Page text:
“To that extent it is fair to say that these pictures played their part in disguising the true character of the war led by the Germans,” said the historian. “Which events were made visible and which remained invisible in AP’s supply of pictures followed German interests and the German narrative of the war.”
The AP denies that it submits to North Korean censorship, but its failure to cover potentially embarrassing stories just hours (or minutes) from its bureau, while covering gauzy propaganda spectacles and hostage interviews lavishly, calls that into question. The AP’s obvious motive is access.
This law required AP to hire reporters who also worked for the Nazi party’s propaganda division. One of the four photographers employed by the Associated Press in the 1930s, Franz Roth, was a member of the SS paramilitary unit’s propaganda division, whose photographs were personally chosen by Hitler. AP has removed Roth’s pictures from its website since Scharnberg published her findings, though thumbnails remain viewable due to “software issues”.
The AP has also employed North Korean “journalists,” reporter Pak Il Won and photographer Kim Kwang Hyon, in its bureau, although officially, their permanent employer is KCNA, which again falls under North Korea’s the Propaganda and Agitation Department. According to this 2011 report from Reporters Sans Frontieres, North Korean journalists are “government propaganda tools” whose job is “to provide an uninterrupted defence of the regime and its leader.” Andrei Lankov assessed the odds at “99 percent” that Park and Kim “come from the secret police or intelligence services.” His speculation draws support from the reporting of Nate Thayer that men identifying themselves as AP reporters appear to have acted in concert with North Korean interrogators to print carefully selected parts of the “confessions” of detained Americans, who had been coached to manipulate the American people and their government.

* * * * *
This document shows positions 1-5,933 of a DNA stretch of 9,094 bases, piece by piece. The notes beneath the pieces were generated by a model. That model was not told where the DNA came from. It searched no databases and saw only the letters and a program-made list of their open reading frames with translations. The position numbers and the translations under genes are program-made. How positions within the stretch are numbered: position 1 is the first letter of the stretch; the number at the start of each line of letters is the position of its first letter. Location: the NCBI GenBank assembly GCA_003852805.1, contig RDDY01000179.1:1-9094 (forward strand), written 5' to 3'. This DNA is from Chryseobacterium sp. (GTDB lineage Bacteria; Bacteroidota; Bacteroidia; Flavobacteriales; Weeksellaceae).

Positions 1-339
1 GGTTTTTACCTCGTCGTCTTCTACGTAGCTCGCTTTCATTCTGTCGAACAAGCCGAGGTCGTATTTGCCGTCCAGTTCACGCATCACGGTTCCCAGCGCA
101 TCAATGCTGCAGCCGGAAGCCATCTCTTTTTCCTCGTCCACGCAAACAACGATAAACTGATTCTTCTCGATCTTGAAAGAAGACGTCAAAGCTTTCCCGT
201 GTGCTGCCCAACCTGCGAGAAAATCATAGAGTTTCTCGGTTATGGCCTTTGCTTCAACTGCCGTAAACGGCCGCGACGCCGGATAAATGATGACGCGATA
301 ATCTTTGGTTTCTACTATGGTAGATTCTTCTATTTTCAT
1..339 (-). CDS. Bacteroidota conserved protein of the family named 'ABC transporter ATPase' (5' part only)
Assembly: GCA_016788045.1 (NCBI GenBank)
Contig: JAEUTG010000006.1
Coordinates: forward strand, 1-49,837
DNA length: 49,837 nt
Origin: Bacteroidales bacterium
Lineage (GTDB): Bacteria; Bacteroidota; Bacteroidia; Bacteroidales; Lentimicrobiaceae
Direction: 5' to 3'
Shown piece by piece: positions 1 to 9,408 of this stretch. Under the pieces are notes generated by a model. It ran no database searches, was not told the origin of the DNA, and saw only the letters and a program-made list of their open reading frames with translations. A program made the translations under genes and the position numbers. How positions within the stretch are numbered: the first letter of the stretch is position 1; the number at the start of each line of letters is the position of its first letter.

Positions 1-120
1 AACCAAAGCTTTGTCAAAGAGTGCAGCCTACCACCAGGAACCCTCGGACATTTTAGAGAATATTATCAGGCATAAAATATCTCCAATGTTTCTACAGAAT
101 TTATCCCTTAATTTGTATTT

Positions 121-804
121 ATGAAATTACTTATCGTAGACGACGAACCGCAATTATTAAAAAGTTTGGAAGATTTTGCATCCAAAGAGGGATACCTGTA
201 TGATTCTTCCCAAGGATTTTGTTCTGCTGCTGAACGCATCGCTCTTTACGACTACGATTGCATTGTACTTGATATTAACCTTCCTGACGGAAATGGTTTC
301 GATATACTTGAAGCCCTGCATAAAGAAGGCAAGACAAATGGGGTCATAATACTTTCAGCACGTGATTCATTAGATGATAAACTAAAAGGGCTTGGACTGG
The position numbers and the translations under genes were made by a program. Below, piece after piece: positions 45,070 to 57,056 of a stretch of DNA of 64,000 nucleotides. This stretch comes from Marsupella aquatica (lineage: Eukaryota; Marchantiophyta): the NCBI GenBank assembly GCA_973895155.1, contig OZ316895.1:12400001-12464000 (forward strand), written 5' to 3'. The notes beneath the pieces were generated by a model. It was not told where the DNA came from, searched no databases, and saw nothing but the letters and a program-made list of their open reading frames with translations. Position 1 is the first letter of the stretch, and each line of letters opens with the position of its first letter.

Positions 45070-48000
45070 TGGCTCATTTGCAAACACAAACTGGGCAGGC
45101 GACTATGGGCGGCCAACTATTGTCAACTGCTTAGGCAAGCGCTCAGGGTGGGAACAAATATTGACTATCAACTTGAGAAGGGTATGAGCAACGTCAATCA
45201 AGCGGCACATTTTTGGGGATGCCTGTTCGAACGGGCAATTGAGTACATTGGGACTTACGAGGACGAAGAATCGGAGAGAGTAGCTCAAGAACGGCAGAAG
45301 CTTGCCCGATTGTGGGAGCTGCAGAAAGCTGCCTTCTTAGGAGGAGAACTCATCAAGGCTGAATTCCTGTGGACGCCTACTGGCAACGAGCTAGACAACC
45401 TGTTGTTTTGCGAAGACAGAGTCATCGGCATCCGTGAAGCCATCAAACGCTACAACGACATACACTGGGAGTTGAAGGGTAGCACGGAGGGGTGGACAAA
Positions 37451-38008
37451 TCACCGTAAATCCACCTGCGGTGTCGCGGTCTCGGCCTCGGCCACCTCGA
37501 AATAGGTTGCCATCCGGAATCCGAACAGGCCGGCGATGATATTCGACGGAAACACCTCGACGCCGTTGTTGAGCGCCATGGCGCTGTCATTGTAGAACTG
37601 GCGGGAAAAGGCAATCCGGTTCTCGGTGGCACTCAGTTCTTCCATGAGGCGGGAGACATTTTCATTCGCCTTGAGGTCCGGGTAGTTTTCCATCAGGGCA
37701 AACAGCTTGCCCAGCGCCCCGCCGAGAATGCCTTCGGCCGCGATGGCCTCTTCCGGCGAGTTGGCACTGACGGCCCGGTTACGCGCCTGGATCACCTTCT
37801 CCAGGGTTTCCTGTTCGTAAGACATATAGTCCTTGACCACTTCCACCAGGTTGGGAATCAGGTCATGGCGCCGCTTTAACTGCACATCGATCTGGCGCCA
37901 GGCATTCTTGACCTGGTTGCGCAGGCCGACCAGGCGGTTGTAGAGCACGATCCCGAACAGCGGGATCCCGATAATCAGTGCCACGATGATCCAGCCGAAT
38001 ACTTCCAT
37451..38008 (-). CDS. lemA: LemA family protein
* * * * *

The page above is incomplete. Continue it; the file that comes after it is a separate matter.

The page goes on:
The Guardian sees the obvious historical parallel.
In 2014, Washington-based website NK News alleged that top executives at AP had in 2011 “agreed to distribute state-produced North Korean propaganda through the AP name” in order to gain access to the highly profitable market of distributing picture material out of the totalitarian state. The Democratic People’s Republic of Korea comes second from bottom in the current World Press Freedom Index.
A leaked draft agreement showed that AP was apparently willing to let the Korean Central News Agency (KCNA) handpick one text and one photo journalist from its agitation and propaganda unit to work in its bureau. AP told the Guardian that “it would be presumptuous to assume ‘the draft’ has any significance”, but declined to disclose further information on the final agreement.
Significant events, reported in the international media, were not covered by AP’s Pyongyang bureau, such as the six-week public disappearance of North Korean leader Kim Jong-un in September and October 2014, the November 2014 Sony Entertainment hack that had allegedly been orchestrated by a North Korean cyberwarfare agency, or a reports of a famine in South Hwanghae province in 2012.
Thayer’s revelations weren’t just unsettling to other journalists from an ethical perspective. I’ve suggested that if the AP’s final agreement with Kim Jong-un’s regime is anything like the draft Thayer obtained, the AP should register with the Justice Department as a North Korean propagandist under the Foreign Agents Registration Act. That would be fitting. After all, Congress passed the FARA in 1938 because of its concerns about the work of Nazi propagandists in the United States.
Then, as now, the lesson of history is that “engaging” totalitarian regimes doesn’t change them; it just changes you. It took 80 years for the truth of AP’s collaboration with history’s most evil regime to come out. If the newsworthiness of The Guardian‘s story today teaches us anything, it’s that history has a long memory for collaborations like these. If the AP thought that the controversy over its Pyongyang bureau would just blow over, it thought wrong.